Wheat futures were higher at all three exchanges. The dryness argument for the Plains HRW is wearing a little thin, although clearly still a fact. Some rains were expected for the weekend, but the 7 day forecasts for soil moisture call for an additional net drying. The US continues to lose competitive export tenders because prices are too high compared to those being offered from other origins. The inflation argument carried the day, along with some unwinding of corn/wheat spreads that meant wheat buying. MPLS futures had the smallest advance, suggesting that the market was in no way trying to buy additional acres for 2009 (spring wheat is the only place to send that signal).

 

Cotton was up nearly 3% for the week. Total export commitments are actually fairly high compared to the USDA forecast for the year. With new paperwork barriers to sell cotton to China the last half export numbers could drop enough to get in line, but for the moment it makes export demand look good. The inflation play certainly was a factor, and the higher stock markets for most of the week offered hope of an improvement in consumer buying interest.  ICE announced an expansion of the trading hours, effective March 29.  Trading will now begin in the evening (US time) instead of the middle of the night.

 

Cattle eked out a 55 cent advance for the week. Choice beef continues to suffer an imbalance between production and consumption, resulting in price pressure. For the second time this year, the choice/select spread went negative. Cash cattle were on a different page, trading $1-2 higher in the north on Thursday. Packers were reluctant buyers, but tighter numbers required them to pay up for at least minimum numbers. Friday afternoon’s Cattle on Feed report showed lighter than expected February placements and slightly larger marketings than the average trade guess. The net result was March 1 numbers at 94.7% of year ago.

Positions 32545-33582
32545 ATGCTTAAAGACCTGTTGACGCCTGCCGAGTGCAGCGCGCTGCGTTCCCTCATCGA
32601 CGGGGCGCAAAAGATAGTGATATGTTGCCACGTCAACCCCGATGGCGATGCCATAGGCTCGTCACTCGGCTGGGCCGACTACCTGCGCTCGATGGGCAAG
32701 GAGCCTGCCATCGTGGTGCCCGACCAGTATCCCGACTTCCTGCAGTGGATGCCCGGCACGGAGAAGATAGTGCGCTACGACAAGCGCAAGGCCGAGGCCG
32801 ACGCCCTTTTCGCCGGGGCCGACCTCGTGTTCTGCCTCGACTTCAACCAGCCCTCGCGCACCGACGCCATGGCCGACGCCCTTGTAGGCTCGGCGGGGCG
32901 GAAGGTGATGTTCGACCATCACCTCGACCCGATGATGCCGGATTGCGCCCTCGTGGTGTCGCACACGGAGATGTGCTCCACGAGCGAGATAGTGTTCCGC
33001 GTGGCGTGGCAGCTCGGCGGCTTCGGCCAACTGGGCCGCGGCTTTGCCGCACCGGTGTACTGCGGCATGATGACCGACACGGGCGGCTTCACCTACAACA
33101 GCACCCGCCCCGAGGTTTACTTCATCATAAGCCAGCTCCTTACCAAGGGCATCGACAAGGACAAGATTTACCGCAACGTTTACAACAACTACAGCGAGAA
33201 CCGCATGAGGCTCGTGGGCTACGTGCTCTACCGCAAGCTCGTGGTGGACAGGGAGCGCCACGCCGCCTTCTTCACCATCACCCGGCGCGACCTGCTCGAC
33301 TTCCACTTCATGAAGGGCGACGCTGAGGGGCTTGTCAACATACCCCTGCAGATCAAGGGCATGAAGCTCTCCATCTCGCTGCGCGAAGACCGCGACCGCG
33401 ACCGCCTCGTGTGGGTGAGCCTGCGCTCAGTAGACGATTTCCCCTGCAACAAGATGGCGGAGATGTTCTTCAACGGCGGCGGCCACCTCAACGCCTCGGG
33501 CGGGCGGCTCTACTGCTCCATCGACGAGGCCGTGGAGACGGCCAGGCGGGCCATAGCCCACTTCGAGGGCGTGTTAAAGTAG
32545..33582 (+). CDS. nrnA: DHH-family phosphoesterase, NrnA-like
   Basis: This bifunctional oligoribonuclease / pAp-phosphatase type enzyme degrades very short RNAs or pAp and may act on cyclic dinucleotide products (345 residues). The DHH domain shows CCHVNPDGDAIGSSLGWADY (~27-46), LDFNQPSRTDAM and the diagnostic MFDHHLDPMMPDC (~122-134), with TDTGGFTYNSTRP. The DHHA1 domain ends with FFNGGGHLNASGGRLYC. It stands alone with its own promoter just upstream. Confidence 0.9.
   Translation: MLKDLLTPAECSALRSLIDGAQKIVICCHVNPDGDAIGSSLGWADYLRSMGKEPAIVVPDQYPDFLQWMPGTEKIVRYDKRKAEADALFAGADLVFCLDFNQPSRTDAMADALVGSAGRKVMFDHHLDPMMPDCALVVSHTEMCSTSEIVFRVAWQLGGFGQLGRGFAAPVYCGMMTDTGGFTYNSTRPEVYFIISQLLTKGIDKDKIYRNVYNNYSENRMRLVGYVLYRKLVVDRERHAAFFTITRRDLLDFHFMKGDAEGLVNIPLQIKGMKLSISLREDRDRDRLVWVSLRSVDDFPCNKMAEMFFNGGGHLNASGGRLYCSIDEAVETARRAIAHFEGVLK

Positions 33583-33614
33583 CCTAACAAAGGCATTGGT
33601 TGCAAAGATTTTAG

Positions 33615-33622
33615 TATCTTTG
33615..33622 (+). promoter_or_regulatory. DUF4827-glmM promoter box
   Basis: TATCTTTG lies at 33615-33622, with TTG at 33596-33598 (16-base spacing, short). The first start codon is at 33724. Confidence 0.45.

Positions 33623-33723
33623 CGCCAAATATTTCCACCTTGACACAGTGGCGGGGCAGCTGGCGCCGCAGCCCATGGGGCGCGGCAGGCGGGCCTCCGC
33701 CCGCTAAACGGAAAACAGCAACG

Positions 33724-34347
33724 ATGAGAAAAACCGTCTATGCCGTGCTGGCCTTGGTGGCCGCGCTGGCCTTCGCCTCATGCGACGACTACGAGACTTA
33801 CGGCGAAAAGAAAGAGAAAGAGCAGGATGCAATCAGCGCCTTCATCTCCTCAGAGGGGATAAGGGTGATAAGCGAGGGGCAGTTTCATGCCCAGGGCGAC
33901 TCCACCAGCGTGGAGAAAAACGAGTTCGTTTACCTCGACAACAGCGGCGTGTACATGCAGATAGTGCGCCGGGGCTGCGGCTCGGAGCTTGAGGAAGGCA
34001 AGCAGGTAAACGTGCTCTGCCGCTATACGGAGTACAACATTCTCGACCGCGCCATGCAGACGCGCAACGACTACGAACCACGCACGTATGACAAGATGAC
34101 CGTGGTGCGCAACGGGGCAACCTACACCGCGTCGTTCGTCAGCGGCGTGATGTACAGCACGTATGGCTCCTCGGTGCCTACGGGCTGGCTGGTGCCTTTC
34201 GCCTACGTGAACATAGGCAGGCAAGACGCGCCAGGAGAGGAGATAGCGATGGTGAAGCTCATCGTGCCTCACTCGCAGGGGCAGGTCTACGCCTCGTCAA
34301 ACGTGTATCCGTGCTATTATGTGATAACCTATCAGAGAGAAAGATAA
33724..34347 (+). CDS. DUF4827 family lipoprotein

Hogs were net losers for the week, down $1.45 per hundredweight. Futures continue to maintain a premium to cash hogs, and if cash isn’t moving up aggressively, the Board has to drift lower or mark time. Summer futures are already priced high enough to cover the annual average cash hog rally to the summer peak. The USDA Cold Storage report on Friday showed frozen pork supplies building 5% from last month, and up 4% vs. 2008. Pork belly stocks were larger than the published trade estimates, at 77.748 million pounds. That was a 12% rise from January, and only 2% below last year.

 

Market Watch:  Cattle and hog traders will begin the week reacting to the numbers from Friday afternoon’s Cattle on Feed and Cold Storage reports. Grain traders have Export Inspections on Monday and weekly Export Sales on Thursday. Census will also release the monthly Census Crush report on Thursday morning, along with Cotton Consumption. On Friday, USDA will release a quarterly Hogs & Pigs report, which is expected to show some reduction in the size of the herd. Friday will also be the last trading day for April serial grain options. Lurking in the background are the usual month end position squaring by the managed money crowd, and the 800 pound gorillas. Those would be the Planting Intentions report on March 31, and the quarterly Grain Stocks Report on the same morning. The latter isn’t getting much attention, but provides the numbers that USDA uses to make changes in projected feed use.

 

There is a risk of loss in futures and options trading. Past performance is not necessarily indicative of future results.  Reproduction or rebroadcast of any portion of this article without written consent of Brugler Marketing & Management LLC is strictly prohibited.  Call 402-697-3623 for information on our more extensive paid content, or visit the web site @ www.bruglermktg.com.

© 2009 Brugler Marketing & Management, LLC